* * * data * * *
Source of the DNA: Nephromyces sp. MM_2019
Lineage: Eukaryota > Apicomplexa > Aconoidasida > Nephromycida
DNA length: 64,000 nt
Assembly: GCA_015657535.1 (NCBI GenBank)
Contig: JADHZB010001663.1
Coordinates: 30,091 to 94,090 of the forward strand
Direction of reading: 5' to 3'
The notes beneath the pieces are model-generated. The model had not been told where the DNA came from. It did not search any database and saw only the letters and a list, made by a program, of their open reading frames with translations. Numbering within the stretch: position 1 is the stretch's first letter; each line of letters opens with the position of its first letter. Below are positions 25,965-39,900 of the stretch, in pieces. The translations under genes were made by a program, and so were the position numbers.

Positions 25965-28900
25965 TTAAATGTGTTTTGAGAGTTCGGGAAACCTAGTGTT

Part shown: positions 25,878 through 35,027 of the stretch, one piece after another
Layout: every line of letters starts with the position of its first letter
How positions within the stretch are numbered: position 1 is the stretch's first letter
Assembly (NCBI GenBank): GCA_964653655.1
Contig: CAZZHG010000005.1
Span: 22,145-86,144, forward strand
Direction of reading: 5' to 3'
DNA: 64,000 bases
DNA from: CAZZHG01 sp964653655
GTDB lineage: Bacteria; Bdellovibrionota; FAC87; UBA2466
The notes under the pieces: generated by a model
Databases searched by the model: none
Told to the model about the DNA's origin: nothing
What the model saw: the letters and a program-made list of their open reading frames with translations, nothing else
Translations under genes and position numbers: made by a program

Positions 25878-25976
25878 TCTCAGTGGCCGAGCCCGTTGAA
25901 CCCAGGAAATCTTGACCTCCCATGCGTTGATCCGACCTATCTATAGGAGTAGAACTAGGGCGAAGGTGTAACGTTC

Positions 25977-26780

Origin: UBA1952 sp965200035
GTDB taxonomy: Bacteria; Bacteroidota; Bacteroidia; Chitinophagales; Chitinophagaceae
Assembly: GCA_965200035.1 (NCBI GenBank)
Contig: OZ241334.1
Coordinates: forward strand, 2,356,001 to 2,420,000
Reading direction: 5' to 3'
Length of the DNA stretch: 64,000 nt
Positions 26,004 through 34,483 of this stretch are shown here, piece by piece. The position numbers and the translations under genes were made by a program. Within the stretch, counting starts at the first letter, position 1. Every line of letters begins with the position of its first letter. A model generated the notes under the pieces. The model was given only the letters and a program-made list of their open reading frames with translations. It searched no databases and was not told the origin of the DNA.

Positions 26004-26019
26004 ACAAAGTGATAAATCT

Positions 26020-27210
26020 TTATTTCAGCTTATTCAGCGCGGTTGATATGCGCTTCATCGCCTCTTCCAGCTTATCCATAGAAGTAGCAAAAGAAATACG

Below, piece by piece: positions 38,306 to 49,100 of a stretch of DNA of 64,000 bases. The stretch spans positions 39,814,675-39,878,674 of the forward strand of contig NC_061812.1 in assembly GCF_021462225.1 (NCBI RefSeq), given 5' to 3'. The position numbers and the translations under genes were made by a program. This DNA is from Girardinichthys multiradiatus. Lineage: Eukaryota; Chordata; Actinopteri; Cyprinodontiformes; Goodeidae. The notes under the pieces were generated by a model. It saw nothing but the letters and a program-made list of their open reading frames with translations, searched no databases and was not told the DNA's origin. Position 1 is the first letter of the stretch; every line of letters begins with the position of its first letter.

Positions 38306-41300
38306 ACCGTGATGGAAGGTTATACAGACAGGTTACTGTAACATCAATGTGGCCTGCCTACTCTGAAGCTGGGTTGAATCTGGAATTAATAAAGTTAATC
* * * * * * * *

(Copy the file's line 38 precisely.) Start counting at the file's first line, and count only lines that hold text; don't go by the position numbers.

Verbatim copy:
Positions 26004-26019